Kidney stones are solid mineral deposits that form inside of kidneys.
Some kidney stones are small enough that they can be passed with little more than some temporary discomfort. Other mineral deposits are sizeable enough that medical attention is needed to prevent urinary infections or obstructions and similar complications.
It's also possible for kidney stones to become trapped in other parts of the urinary system, including the bladder and the urine tubes (ureters and the urethra).
Some kidney stones don't produce symptoms until they get into other parts of the urinary system beyond the kidneys. Stones that produce symptoms may result in pain that's felt in the back or on the sides of the body below the ribs. In addition to painful urination, symptoms related to kidney stones may include:
Radiating pain felt in the lower abdomen and groin
Periodically recurring pain
Discolored, cloudy, or foul-smelling urine
Increasingly frequent urination
Nausea and vomiting
Fever and chills if kidney stones are related to an infection
Types of Kidney Stones
Most kidney stones are classified as calcium stones, which are largely caused by certain foods with a high concentration of naturally occurring substances called oxalates. Struvite stones are related to infections. Uric acid stones may form in gout sufferers or individuals who don't get sufficient fluids. And finally, hereditary disorder called cystinuria that results in the excessive production of certain amino acids is what can result in cystine stones.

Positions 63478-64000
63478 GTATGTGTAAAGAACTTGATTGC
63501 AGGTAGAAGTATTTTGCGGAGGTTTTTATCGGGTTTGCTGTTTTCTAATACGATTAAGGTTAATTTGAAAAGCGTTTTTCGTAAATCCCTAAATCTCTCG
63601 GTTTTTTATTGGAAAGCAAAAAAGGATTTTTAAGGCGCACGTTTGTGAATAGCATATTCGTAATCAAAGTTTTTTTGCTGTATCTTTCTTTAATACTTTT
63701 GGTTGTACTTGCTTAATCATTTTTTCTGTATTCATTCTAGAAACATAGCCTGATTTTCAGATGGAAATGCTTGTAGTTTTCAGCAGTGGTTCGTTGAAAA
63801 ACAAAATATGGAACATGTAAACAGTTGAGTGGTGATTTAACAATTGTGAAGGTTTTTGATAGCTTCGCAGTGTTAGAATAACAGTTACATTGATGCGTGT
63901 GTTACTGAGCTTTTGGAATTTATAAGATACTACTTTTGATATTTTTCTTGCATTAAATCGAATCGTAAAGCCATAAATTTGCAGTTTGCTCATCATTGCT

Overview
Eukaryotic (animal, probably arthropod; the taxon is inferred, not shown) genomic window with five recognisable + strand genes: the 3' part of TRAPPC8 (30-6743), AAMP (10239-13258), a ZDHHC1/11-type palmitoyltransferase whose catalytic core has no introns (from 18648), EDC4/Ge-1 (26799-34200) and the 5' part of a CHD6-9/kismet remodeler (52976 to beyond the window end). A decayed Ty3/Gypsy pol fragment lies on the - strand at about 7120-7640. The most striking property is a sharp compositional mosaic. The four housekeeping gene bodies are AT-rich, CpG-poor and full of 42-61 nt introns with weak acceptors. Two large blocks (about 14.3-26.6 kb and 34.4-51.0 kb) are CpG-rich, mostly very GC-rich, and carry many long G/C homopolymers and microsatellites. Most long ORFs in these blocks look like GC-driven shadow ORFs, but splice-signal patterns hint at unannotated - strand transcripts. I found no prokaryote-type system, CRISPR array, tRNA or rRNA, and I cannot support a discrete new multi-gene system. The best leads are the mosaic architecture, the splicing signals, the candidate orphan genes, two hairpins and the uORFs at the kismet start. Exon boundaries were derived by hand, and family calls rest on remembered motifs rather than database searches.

Diagnosis & Treatment
Other than a physical exam and a review of a patient's medical history, diagnosing kidney stones typically involves a series of tests. Blood tests can provide information about kidney health and calcium or uric acid levels. Usually involving urine tests taken over a two-day period, a 24-hour urine collection test may be done to determine the level of stone-forming minerals being produced. X-rays and a CT urogram are among the types of image tests that may be performed to help make a positive diagnosis of kidney stones.
Smaller stones not producing significant symptoms may be treated with pain-relieving medications, encouraging the consumption of more water, and medications called alpha blockers to help relax muscles around the tube that goes from a kidney to the bladder (ureter). Larger and problematic kidney stones may be treated in several ways.
With a procedure known as extracorporeal shock wave lithotripsy, sound waves are used to break up the stones. With percutaneous nephrolithotomy, small telescopes and instruments are used to surgically remove kidney stones. Stones may also be removed with the use of a special lighted tube attached to a camera called a ureteroscope, which is inserted through the urine tube that leads to the outside of the body (urethra). Parathyroid gland surgery may be necessary to treat calcium phosphate stones.
Anyone can develop kidney stones at any age. However, there are certain risk factors that may increase the risk of having problematic mineral deposits in one or both kidneys. For instance, having a family or personal history of kidney stones increases the odds of having them. The absorption of calcium and water that can lead to kidney stone formation may also be affected by inflammatory bowel disease (IBD), chronic diarrhea, and gastric bypass surgery. Preventative measures often recommended include drinking more water, maintaining a healthy weight, and avoiding foods high in sodium, protein, and sugar.